Tiger in Chicago-area zoo undergoes second hip surgery

BROOKFIELD, Ill. — An Amur tiger that underwent hip-replacement surgery only to dislodge the orthopedic implant within hours has been operated on again, officials at a suburban Chicago zoo said Monday.

Uproar: Alabama governor to lease prisons, despite criticism

MONTGOMERY, Ala. — Alabama Gov. Kay Ivey said she plans to sign agreements Monday for two privately built prisons, despite lawmakers' complaints about the pricetag and lack of public transparency and warnings from advocacy groups that such prisons won't address chronic violence and severe staffing woes.

Playing favorites? Hospital boards, donors get COVID shots

While millions of Americans wait for the COVID-19 vaccine, hospital board members, their trustees and donors around the country have gotten early access to the scarce drug or offers for vaccinations, raising complaints about favoritism tainting decisions about who gets inoculated and when.

Intensive Care: Spokane couple recovering after hospital stays following COVID-19 diagnosis

Christine Harbison and Mike Sandblom had just purchased a home together in Mead when Sandblom, an adult caregiver, started showing symptoms of coronavirus in November. Harbison followed in late December, her infection perhaps delayed by drugs she's taking to treat her multiple sclerosis. As the couple emerges from intensive care, they count themselves lucky, but know a long path to recovery is ahead.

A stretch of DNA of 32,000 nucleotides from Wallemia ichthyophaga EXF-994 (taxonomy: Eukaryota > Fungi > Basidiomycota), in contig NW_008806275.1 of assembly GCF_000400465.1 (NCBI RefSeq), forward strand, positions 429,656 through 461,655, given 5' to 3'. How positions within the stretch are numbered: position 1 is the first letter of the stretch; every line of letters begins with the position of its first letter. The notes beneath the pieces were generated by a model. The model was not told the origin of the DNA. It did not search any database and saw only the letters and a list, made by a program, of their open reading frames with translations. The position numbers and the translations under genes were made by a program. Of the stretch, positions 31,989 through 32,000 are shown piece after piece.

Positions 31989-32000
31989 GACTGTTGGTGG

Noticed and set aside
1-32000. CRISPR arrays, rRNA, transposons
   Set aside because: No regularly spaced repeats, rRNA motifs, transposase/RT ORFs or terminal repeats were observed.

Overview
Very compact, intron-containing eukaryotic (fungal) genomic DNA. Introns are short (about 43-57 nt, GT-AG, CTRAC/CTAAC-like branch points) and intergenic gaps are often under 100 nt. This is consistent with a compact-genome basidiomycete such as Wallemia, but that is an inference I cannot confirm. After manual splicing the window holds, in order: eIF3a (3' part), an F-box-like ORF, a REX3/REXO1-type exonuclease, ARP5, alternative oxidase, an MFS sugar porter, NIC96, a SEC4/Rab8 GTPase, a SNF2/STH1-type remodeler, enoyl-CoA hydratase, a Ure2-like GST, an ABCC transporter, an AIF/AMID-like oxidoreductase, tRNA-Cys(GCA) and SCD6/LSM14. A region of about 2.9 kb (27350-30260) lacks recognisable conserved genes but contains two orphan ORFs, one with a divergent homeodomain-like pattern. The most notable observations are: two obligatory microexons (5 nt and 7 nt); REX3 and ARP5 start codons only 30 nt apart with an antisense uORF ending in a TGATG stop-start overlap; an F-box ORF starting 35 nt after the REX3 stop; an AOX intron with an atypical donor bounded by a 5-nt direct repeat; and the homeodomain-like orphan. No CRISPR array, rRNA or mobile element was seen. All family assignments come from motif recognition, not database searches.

Phil Spector, music producer convicted of murder, dies at 81 after contracting COVID-19

LOS ANGELES — Phil Spector, the visionary record producer who revolutionized pop music in the early 1960s with his majestic sound and fierce ambition but spent his final years behind bars after shooting and killing an aspiring actress in his Alhambra mansion, has died in a hospital after becoming infected with the coronavirus. He was 81.

First blood test to help diagnose Alzheimer’s goes on sale

A company has started selling the first blood test to help diagnose Alzheimer’s disease, a leap for the field that could make it much easier for people to learn whether they have dementia. It also raises concern about the accuracy and impact of such life-altering news.

How to talk to children about a relative diagnosed with Alzheimer’s

Luisa Echevarria remembers not understanding why her grandmother's behavior suddenly changed. "I was always very tuned into the adults," she said, recalling hearing her uncle and mother mentioning her grandmother was acting differently. "I started to notice these things, too."